PCI-DSS and PA-DSS: It sounds painful, but it’s unavoidable. What does it all mean? And why does it affect every operator who runs a business with credit card transactions?
By Crystal S. Sulzer
TOMBALL, Texas — As with many of the articles that I have written over the years about security breaches and PCI Compliance, as well as understanding the credit card industry, I still get people consulting with me on a daily basis pleading their case as to why they don’t have to comply with the rules and regulations that the PCI SSC(Payment Card Industry Security Standards Council) sets forth, because their software is Compliant.
Let me start by saying PCI APPLIES TO EVERYONE WHO TAKES CREDIT CARDS….PERIOD!!!
There are two pieces to this puzzle. The first is the merchant side where PCI-DSS (Payment Card Industry-Data Security Standards), applies to all business regardless of size. In fact, bigger businesses have even more stringent requirements if they do more than six million Visa transactions per year. They are referred to as Level 1 merchants. Most business will fall into a Level 3 merchant that is categorized as any merchant processing between 20,000 to one million transactions per year.
The second piece is PA-DSS (Payment Application- Data Security Standard) which applies to all software companies that use credit card processing within their software that stores information.
• PCI-DSS has 12 simple requirements:
• Install and maintain a firewall configuration to protect cardholder data.
• Do not use vendor-supplied defaults for system passwords and other security parameters.
• Protect stored cardholder data.
• Encrypt transmission of cardholder data across open, public networks.
• Use and regularly update anti-virus software or programs.
• Develop and maintain secure systems and applications.
• Restrict access to cardholder data by business need to know.
• Assign a unique ID to each person with computer access.
• Restrict physical access to cardholder data.
• Tract and monitor all access to network resources and cardholder data.
• Regularly test security systems and processes.
• Maintain a policy that addresses information security for employees and contractors.
PA-DSS has 13 not so simple requirements:
• Do not retain full magnetic stripe, card verification code or value (CAV2, CID, CVC2) or PIN block Data.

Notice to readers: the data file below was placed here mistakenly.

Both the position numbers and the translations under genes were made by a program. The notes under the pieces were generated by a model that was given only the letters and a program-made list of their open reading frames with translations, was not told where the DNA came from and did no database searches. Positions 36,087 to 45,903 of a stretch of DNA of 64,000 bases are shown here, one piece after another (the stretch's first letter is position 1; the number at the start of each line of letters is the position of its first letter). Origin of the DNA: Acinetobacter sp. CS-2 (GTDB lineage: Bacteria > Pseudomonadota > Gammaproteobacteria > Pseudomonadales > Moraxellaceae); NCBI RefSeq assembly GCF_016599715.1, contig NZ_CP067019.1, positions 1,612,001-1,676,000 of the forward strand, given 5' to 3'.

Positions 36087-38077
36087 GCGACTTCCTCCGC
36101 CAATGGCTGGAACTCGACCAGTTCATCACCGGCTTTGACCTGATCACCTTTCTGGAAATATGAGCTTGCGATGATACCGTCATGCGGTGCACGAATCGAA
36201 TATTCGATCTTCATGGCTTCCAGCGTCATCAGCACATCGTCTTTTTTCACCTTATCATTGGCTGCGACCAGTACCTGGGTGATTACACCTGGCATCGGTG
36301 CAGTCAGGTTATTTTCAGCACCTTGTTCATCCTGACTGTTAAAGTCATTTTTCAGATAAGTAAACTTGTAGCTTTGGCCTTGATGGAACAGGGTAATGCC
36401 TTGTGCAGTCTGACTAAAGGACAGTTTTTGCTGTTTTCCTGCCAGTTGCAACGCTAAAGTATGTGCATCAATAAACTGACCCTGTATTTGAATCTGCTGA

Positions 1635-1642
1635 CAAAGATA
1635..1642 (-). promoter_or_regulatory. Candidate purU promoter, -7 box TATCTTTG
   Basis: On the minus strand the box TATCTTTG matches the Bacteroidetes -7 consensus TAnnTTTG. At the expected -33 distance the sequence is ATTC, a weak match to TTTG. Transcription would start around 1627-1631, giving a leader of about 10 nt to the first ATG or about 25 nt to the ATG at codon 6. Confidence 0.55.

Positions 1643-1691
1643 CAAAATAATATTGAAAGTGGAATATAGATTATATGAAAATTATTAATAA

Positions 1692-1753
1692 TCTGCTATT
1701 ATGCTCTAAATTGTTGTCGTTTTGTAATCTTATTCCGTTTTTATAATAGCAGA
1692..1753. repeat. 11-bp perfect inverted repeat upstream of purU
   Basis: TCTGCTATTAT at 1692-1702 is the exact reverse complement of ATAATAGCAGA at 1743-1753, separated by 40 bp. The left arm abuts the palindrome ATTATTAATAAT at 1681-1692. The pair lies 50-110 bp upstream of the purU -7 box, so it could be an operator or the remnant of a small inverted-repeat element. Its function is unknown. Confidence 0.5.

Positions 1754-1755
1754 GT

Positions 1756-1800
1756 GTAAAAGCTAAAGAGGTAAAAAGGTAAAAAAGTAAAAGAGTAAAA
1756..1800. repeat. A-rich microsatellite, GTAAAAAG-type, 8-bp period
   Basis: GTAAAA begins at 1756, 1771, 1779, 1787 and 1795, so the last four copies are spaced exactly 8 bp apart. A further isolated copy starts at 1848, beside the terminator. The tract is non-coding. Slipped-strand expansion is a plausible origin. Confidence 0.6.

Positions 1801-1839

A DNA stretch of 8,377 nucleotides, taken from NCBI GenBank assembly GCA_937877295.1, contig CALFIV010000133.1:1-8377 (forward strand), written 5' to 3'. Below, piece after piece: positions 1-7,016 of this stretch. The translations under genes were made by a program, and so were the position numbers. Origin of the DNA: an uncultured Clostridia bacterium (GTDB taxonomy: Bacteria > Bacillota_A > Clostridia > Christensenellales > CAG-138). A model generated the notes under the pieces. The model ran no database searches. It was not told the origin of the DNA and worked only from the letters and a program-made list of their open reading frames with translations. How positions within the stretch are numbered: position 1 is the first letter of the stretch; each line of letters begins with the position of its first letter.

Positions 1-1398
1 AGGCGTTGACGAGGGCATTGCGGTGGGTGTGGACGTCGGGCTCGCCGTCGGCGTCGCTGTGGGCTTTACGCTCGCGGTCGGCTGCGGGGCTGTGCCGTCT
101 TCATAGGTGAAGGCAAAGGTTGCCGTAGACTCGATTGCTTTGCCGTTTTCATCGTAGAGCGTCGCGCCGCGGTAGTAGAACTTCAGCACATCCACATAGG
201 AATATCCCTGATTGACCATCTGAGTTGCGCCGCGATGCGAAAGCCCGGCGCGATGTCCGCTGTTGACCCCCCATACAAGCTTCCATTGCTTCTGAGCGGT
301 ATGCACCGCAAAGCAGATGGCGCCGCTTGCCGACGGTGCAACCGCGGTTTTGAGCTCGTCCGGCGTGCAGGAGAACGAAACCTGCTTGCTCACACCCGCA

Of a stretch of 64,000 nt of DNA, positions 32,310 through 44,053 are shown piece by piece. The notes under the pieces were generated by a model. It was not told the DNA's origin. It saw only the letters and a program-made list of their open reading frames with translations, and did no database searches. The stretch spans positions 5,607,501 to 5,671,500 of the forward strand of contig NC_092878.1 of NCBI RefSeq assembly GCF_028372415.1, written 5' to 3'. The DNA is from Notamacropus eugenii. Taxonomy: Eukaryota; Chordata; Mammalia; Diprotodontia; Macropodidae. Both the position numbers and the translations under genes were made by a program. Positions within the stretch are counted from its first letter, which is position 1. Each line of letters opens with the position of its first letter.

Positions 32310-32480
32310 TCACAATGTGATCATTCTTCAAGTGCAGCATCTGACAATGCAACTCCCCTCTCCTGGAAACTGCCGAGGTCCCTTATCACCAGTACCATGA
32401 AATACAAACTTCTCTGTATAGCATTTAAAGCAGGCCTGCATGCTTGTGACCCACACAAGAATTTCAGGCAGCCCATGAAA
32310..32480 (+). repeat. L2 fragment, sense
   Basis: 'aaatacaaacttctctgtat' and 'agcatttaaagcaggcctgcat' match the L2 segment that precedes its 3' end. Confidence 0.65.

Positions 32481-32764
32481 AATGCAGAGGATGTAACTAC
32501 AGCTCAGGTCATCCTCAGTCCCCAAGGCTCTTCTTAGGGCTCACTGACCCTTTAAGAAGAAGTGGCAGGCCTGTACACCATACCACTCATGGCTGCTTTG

• Protect stored cardholder data.
• Provide secure authentication features.
• Log payment application activity.
• Develop secure payment applications.
• Protect wireless transmissions.
• Test payment applications to address vulnerabilities.
• Facilitate secure network implementation.
• Cardholder data must never be stored on a server connected to the Internet.
• Facilitate secure remote access to payment application.
• Encrypt sensitive traffic over public networks.
• Encrypt all non-console administrative access.
• Maintain instructional documentation and training programs for customers, resellers and integrators.
So how do companies that use software know that the software they are using adheres to the PA-DSS rules and regulations and how do they maintain their compliance as well?
This is an ongoing process that never stops. It includes scans, surveys, password changes, updating software, taking patches, etc. Ultimately it is up to you as a merchant to make sure that not only the software that you are using meets the PA-DSS requirements, but also to make sure you have passed your SAQ (Self Assessment Questionnaire) based on accurate answers.
The relationship between PCI DSS and PA-DSS can be confusing, but by following a few guidelines, set forth by the PCI Security Standards Council, it will help you get on the right track. The requirements for both PCI & PA DSS can be found at the PCI SECURITY STANDARDS COUNCIL WEB SITE, which details what a payment application must support to facilitate a customer’s PCI DSS compliance: